Friday, February 27, 2009

Hash Table with Preemptive Bloom Filter

There's a useful hash table/Bloom filter trick I've been seeing across a number of papers. (If you don't know what a Bloom filter is, then I haven't been doing my job...) For the record, I'm not claiming this trick is mine; maybe it originated in the paper Longest Prefix Matching Using Bloom Filters, where it plays a key role. But I also can't recall a paper that clearly highlights the idea, so I'm doing it here.

Suppose you'll be doing lookups of (large) keys in a (slow) hash table, and many of your lookups will be for items that actually are not in the table. For example, you may be storing URLs on blacklist or dangerous packet signatures or prefixes of addresses or whatever else. Then it makes sense to keep a Bloom filter for the items in your hash table in (fast) memory. Before you do a lookup into the table, you check the Bloom filter. A false positive in the Bloom filter means you do a lookup when you didn't have to, but this allows you to avoid a lookup for a key that's not in your hash table the large majority of the time. The approach works for any type of hash table.

This should be considered a standard approach in hash table design, so I suggest we come up with a catchy name for it, so it doesn't have to be continually repeated in future papers. I'll suggest it be called a "hash table with preemptive Bloom filter", but feel free to suggest a cooler sounding name for it in the comments.

This example highlights the need for coming up with names for nice ideas that generalize to many situations. I've seen this idea described repeatedly in multiple papers precisely because nobody has thought to give it a good name.

13 comments:

Matt Welsh said...

I propose we call it a "Mitzenfilter".

Anonymous said...

Well, the same technique applies in front of other data structures, so more generally it could be "preemptive Bloom Filtering", or "Bloom preFiltering", or even just "using a Bloom Filter"?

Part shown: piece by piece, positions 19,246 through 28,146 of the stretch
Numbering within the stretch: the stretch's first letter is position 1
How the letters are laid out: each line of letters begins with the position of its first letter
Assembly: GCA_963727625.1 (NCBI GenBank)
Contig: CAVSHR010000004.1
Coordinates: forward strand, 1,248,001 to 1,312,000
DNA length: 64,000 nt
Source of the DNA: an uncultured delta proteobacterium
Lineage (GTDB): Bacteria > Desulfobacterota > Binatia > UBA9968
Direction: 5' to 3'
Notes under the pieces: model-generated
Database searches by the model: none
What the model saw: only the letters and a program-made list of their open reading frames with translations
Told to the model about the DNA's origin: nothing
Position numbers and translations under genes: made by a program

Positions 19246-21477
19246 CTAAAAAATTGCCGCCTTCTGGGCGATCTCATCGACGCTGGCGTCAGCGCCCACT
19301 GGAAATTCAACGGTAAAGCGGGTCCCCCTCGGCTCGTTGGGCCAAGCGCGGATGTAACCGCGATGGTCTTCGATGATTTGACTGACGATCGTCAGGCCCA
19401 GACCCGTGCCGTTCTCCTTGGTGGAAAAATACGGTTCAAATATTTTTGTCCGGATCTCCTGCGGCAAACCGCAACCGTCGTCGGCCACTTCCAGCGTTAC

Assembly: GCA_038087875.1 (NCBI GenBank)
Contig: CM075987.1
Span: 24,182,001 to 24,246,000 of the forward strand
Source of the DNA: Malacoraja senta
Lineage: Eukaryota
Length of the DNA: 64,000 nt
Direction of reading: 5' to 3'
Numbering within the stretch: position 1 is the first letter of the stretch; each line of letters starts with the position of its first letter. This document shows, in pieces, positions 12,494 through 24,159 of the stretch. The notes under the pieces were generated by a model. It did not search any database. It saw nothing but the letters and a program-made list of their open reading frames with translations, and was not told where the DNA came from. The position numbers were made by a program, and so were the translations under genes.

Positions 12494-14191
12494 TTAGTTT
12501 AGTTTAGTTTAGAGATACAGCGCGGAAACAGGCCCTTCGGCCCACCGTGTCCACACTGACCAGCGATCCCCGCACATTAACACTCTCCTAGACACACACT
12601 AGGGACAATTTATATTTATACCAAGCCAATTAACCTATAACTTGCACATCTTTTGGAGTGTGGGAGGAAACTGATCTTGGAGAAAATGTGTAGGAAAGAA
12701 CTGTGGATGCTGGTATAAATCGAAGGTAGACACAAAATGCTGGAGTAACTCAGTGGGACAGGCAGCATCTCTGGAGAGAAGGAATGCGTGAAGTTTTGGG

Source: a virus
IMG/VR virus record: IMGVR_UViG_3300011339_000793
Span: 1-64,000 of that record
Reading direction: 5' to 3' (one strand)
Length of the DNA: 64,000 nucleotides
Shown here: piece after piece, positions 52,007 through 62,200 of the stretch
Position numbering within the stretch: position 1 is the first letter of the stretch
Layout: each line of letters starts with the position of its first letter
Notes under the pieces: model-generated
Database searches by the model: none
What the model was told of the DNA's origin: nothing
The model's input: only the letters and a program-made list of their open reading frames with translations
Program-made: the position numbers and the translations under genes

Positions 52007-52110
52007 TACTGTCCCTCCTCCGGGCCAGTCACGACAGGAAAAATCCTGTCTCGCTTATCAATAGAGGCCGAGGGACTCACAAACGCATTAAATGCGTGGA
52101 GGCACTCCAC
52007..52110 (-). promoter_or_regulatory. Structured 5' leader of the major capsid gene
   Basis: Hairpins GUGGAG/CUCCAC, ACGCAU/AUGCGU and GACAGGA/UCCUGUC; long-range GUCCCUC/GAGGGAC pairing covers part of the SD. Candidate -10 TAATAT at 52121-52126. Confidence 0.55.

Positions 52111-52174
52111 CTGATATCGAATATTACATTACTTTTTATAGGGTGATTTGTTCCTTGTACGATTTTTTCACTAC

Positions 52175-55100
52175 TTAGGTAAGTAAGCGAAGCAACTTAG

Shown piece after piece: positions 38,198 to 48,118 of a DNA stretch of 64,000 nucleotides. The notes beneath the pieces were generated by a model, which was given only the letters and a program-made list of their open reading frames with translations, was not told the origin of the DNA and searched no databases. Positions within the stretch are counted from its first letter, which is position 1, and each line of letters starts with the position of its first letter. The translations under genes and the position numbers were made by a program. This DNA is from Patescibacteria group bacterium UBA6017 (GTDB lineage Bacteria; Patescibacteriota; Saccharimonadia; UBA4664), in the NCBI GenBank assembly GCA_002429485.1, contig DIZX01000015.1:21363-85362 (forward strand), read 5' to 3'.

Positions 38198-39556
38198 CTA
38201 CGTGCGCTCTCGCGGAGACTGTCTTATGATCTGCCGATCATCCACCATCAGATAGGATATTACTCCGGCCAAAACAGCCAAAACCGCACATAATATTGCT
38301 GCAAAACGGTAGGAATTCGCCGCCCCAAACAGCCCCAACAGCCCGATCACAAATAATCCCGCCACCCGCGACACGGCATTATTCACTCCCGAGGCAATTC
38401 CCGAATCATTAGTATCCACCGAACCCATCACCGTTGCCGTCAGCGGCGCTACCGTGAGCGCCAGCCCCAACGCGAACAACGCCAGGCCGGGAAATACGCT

Anonymous said...

How about "Bloom-accelerated hash table"?

Anonymous said...

Also, a fairly similar technique is used in database hash join implementations when the tables are much larger than disk. You can filter out tuples that won't join and avoid writing them back to disk partitions. Implemented in multiple commercial databases.

Daniel Lemire said...

A related technique is
where you project the data
in a low dimensional space,
to prune quickly the candidates.

An interesting question then... is why stop there? Why not have several filters, progressively more expensive and tighter?

I wrote a blog post about this:

http://www.daniel-lemire.com/blog/archives/2008/11/20/how-to-speed-up-retrieval-without-any-index/


See also my paper...

Daniel Lemire, Faster Retrieval with a Two-Pass Dynamic-Time-Warping Lower Bound, to appear in Pattern Recognition.
http://arxiv.org/abs/0811.3301

Anonymous said...

Why not just call it a Blooming hash table?

Michael Mitzenmacher said...

Anon 2: I agree in spirit that really this is just "using a Bloom filter", but it's helpful to give it a name so people will stop feeling the need to describe it. Although perhaps just a standard sentence, "We use a Bloom filter on the keys of the hash table to preempt most unsuccessful searches" should suffice.

Anon 6: Blooming is unsatisfactory. Bloom is the man's name. We don't call it a Karping reduction, even though that sounds kind of funny too.

Anonymous said...

A blushing filter?

Morrisett said...

Blash table!

Anonymous said...

bloomin' onion

Anonymous said...

...and hashbrowns.

Anonymous said...

Naming things like this puts up barriers to entry, thus hurting outsiders. It does make things easier for the crowd that knows the language, but the cost is too high. When we teach, we should just say "This is a Bloom Filter; it is named after a person and has nothing to do with flowers; here are some uses."

David Andersen said...

access-filtered hash table

pre-screened hash table

mostly-positive hash table
(humor: generally-positive hash table)

...

btw: I've been spending too much time thinking about bloom filters lately. I'd love to chat @ NSDI or at the sigcomm TPC meeting, if you're going to be at either.